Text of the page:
Common Potty Training Setbacks Dog Owners Face And How To Address Them

Adam / August 24, 2018

There’s no doubt that many of us face several setbacks when potty training our puppies. This is especially true for first time dog owners. If you’re wondering how to address these setbacks, continue reading to learn more:

When Your Dog Repeatedly Soils the Same Area

This is one of the most common problems that we face while potty training our dogs. It can be really frustrating when your pet keeps soiling the same spot inside the house, when he should be going outside. But have you wondered why this happens? I’ll tell you why if this question has ever crossed your mind. Dogs generally have a better sense of smell than human beings. By this I mean they can smell 10,000 times better than us. Because of this, your pet is able to smell even the slightest leftover urine in the house that you can’t notice.
So, any leftover smells will definitely attract him to the same spot, making him soil the same area over and over again. This is something that comes naturally to all dogs, so make sure you clean the soiled area thoroughly if you want to solve this problem.
Try using enzymatic cleaners specifically made for cleaning dog stains to clean the spot. Such cleaners are very effective at getting rid of the unpleasant smells in dog urine that keep on attracting your pet. The enzyme in the cleaner bonds to the specific molecules creating the bad odor and breaks them down. This consequently makes it easier for you to thoroughly clean the mess, and completely remove the odor. sad
You’ll be happy to know that these cleaners are easily available on Amazon as well as many pet supply stores near you.
When Your Dog Accidentally Goes To The Bathroom While You’re At Work Only a handful of dog owners are lucky to work for companies that allow them to bring along their dogs to their places of work. This leaves a majority us with no option but to leave our pets at home all alone while working. Usually, puppies can hold their bladders for approximately an hour for each month of age. This means that your 2-month old puppy will only be able to hold his bladder for just 2 hours, while a 6-month pup will be able to hold his bladder for about 6 hours.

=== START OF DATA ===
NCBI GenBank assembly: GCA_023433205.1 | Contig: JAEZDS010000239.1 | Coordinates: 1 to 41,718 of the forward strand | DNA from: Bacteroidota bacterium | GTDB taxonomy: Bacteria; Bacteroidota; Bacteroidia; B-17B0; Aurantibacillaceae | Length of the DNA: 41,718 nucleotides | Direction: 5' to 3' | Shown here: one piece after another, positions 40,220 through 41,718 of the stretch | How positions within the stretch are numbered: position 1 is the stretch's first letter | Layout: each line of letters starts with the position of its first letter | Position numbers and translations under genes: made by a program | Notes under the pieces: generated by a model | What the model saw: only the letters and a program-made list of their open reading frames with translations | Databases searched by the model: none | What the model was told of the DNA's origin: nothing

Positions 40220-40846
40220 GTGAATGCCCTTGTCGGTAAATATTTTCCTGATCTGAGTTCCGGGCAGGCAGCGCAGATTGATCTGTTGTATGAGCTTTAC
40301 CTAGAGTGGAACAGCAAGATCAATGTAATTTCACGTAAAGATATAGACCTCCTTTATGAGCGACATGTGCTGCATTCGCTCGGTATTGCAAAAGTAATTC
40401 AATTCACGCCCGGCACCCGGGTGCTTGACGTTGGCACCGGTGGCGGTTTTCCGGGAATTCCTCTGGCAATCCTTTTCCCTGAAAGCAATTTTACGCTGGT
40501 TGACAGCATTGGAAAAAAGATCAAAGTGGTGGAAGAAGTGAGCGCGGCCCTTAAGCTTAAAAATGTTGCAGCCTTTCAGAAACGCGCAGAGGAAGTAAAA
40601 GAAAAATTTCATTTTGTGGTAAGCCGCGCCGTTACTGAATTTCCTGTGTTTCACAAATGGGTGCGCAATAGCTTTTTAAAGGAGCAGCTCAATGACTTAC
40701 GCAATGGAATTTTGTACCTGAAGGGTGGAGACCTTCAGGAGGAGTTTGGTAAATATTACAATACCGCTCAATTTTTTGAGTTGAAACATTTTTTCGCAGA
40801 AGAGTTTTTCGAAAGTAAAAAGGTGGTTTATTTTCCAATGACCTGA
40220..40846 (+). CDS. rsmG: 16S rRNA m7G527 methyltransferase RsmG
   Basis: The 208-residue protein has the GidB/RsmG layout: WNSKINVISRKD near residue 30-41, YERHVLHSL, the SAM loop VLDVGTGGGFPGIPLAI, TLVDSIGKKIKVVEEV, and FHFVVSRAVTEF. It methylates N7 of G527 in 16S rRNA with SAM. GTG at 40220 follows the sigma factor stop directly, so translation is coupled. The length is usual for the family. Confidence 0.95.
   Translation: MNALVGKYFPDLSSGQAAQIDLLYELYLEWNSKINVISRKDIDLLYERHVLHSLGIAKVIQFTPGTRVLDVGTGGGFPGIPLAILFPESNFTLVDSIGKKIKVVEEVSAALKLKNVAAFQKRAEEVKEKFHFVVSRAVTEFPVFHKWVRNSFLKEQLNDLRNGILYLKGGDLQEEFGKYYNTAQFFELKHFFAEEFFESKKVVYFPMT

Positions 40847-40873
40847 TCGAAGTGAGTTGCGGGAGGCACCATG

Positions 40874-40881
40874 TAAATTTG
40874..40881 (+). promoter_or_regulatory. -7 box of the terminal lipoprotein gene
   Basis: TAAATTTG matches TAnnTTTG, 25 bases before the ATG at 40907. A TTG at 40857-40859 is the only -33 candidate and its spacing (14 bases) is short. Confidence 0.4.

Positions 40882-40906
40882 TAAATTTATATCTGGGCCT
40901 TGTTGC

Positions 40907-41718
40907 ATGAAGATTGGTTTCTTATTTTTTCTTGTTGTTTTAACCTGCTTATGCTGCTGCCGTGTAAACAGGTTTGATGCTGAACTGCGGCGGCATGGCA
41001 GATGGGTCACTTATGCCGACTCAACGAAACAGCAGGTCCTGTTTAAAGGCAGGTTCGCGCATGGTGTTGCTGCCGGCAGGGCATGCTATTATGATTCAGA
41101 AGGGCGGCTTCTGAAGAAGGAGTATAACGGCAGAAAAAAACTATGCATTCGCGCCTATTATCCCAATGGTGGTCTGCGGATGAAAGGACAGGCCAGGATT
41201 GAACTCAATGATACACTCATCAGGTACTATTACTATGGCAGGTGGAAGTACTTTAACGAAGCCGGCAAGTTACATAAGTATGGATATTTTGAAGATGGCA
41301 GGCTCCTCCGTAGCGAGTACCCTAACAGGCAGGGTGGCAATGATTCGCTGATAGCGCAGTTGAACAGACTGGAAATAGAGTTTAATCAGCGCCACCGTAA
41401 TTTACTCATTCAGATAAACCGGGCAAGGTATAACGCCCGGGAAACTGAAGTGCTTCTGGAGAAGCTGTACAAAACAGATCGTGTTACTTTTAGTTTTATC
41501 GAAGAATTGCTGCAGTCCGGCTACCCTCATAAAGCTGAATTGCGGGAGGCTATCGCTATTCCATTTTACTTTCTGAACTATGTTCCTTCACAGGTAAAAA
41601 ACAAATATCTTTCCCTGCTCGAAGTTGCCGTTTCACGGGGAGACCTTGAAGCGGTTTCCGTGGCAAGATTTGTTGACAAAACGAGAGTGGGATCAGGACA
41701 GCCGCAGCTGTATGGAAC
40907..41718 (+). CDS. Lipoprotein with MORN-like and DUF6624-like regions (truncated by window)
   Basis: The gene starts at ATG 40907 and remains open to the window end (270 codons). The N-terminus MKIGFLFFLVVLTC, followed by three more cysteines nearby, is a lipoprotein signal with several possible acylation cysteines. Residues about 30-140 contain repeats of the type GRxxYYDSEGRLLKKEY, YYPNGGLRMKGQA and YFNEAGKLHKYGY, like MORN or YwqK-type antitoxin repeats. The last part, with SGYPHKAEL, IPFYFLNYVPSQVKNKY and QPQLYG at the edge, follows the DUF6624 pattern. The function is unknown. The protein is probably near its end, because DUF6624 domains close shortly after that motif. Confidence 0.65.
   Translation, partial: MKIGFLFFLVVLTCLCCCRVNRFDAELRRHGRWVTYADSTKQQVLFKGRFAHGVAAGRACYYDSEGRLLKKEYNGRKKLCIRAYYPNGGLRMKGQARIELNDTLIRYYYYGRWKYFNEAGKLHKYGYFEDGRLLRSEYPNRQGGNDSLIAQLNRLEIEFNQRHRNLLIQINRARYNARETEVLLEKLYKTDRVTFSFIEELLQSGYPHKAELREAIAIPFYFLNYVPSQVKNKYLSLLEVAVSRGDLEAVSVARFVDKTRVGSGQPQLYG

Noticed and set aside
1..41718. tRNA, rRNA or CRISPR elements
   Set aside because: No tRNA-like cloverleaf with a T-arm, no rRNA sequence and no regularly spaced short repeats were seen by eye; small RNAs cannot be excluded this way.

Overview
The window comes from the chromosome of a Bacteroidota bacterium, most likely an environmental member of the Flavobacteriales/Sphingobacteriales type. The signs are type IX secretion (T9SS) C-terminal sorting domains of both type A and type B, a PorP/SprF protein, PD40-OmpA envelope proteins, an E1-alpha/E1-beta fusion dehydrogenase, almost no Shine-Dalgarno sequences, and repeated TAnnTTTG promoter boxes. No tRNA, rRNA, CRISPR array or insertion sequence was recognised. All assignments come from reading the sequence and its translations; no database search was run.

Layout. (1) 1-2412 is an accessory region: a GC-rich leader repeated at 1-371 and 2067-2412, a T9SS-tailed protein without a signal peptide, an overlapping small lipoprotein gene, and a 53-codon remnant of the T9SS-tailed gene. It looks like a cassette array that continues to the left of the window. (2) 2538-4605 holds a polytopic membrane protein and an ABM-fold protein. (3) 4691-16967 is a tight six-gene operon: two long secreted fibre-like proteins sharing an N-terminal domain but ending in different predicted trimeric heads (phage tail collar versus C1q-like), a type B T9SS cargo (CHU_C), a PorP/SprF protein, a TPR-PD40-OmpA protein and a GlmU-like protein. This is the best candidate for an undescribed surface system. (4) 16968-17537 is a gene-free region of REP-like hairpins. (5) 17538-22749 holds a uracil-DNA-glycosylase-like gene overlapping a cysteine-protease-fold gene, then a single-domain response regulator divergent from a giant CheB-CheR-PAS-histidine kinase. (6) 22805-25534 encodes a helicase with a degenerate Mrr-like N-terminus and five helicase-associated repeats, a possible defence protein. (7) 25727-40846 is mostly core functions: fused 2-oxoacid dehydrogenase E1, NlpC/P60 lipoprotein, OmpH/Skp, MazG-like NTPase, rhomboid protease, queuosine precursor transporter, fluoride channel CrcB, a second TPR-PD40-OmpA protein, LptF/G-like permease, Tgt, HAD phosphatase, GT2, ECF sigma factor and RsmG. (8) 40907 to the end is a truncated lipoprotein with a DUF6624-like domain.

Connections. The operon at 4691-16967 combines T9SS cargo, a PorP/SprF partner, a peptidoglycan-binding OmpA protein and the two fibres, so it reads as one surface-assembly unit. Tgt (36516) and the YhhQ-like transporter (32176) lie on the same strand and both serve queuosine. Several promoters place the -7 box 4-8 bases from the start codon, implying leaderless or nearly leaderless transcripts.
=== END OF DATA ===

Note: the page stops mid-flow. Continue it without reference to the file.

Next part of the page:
So, if you work full time, it may not be realistic to expect your dog not to go to the bathroom while you’re away for eight hours or more. The good news is that there are a few measures you can take to prevent such accidents from happening. These include:
Taking your pup to a daycare for dogs while you’re working. Hiring a dog sitter or dog walker to take your dog for bathroom breaks when you’re away. If your place or work is closer to home, try coming back home during lunch breaks to take him out. If you have a neighbor, relative or friend who can help in taking him out for bathroom breaks while you’re away, kindly ask them to assist. bridge
Lastly, crate training may also help, but it’s not 100% foolproof when it comes to preventing accidental soiling. Most dogs will not potty in their crates when given the chance. However, if yours can’t hold his bladder anymore, accidents are bound to happen whether he’s in a crate or not. So, try it out and see if it works for you.
When Your Dog Refuses To Potty While You’re Outside If you’ve experienced this problem before, you’re not alone. Many of us take our dogs outside for a bathroom break only for them not to seem interested. But, as we all know, having a bathroom break isn’t the only reason dogs like going outside. Some want to be taken outside to play and explore, while others want to go for a walk.
So, when your pup doesn’t potty within the first 5 minutes he’s outside, chances are that he’s interested in doing something else other than going to the bathroom. Perhaps tracking that sweet smell he noticed earlier.
Another possible reason for refusing to potty outside is that he may be old enough to hold his bladder for longer. If this is the case, try taking him out every 4 hours instead of 3, or every 2 hours instead of 1. Note that it’s not a good idea to indulge your pet with outdoor play if you’re in the middle of potty training. Why? Simply because he’ll grow to associate bathroom breaks with playing outdoors. This will confuse him, making it harder for him to notify you when he genuinely wants to go to the bathroom. So, your best bet when he refuses to potty is to take him back inside and finish the training. After that, you can engage in any indoor game with your pet. I hope you’ve learnt something new about handling common potty training problems we face regularly.